Landlords and Tenants need to understand the impact.
Compliance with the new standard is not required until 1 January 2019 but it is important for Landlords and Tenants to give proactive consideration to the implications of the requirements now.
Under IFRS 16, the distinction between finance lease and operating leases will disappear and all leases will be treated in the same manner. This new treatment is broadly similar to that currently seen for finance leases, so Tenant companies will need to recognise an asset (being their right to use the underlying asset) and a liability (their obligation to pay for that asset) on their balance sheet.
From 2019 full liabilities under real estate leases will need to be shown on the Tenant’s balance sheet. The new regime will also have an impact on a Tenant’s reported profit in its accounts.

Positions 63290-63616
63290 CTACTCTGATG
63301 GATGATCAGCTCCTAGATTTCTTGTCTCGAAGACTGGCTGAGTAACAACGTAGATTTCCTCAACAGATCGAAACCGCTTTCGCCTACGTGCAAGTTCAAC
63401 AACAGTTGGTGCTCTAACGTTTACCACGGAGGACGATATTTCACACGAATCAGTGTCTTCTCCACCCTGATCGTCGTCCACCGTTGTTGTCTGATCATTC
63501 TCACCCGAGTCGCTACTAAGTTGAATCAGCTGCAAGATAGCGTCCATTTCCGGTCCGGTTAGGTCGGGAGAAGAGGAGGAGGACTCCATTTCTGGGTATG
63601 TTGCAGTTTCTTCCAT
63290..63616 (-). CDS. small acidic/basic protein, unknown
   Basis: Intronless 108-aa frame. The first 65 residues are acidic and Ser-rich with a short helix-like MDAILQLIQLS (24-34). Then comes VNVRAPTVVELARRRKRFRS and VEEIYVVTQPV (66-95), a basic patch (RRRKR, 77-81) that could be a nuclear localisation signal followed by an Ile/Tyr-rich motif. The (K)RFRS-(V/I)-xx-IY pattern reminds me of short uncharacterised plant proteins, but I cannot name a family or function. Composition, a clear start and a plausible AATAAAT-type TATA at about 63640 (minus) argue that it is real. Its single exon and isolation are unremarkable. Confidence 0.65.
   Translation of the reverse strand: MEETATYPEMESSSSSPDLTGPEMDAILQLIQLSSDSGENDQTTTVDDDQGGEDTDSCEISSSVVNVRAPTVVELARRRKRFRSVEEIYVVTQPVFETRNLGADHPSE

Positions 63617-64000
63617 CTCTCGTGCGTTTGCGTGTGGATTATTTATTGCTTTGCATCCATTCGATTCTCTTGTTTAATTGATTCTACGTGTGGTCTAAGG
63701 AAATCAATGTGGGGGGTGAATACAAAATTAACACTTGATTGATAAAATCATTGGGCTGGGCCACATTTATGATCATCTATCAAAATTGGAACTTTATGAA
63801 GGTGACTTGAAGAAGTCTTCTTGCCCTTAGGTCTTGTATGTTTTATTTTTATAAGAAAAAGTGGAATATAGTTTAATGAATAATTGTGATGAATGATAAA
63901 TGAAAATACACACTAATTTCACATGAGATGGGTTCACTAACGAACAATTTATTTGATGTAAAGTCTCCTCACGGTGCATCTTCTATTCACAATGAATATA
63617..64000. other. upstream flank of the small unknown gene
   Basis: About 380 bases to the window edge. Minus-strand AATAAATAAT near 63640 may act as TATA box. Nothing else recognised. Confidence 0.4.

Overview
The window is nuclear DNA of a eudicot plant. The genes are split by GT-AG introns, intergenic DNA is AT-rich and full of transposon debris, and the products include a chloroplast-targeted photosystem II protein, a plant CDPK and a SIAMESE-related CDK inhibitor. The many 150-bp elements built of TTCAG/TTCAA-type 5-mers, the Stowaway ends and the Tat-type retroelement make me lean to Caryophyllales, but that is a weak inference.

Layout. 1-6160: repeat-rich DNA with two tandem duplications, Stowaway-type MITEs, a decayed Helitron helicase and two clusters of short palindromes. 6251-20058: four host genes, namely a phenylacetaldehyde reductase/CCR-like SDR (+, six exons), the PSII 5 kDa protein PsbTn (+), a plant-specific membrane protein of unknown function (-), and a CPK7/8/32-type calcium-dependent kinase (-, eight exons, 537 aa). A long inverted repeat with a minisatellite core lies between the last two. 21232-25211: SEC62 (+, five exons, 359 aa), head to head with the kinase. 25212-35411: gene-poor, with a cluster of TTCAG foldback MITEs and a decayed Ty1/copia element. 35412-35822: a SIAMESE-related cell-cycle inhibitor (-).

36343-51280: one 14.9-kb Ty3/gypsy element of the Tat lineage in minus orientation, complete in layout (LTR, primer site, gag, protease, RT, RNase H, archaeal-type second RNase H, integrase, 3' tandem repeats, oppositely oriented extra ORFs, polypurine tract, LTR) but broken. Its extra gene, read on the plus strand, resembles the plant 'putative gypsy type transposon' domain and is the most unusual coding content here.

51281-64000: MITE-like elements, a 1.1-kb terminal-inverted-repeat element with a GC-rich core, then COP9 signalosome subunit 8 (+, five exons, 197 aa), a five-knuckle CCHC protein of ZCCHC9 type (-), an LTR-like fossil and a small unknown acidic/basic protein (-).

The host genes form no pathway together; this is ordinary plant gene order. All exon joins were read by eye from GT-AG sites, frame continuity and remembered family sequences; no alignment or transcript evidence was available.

Tenants may seek to limit the impact on their balance sheet by pushing for shorter leases. The new regime does not recognise Tenant break rights as a way to limit the liabilities on a balance sheet unless that break right is more likely than not to occur.
Additionally, it is possible Tenants may seek longer rent-free periods instead of other incentives and Landlords are likely to face increasing pressure for shorter lease terms.
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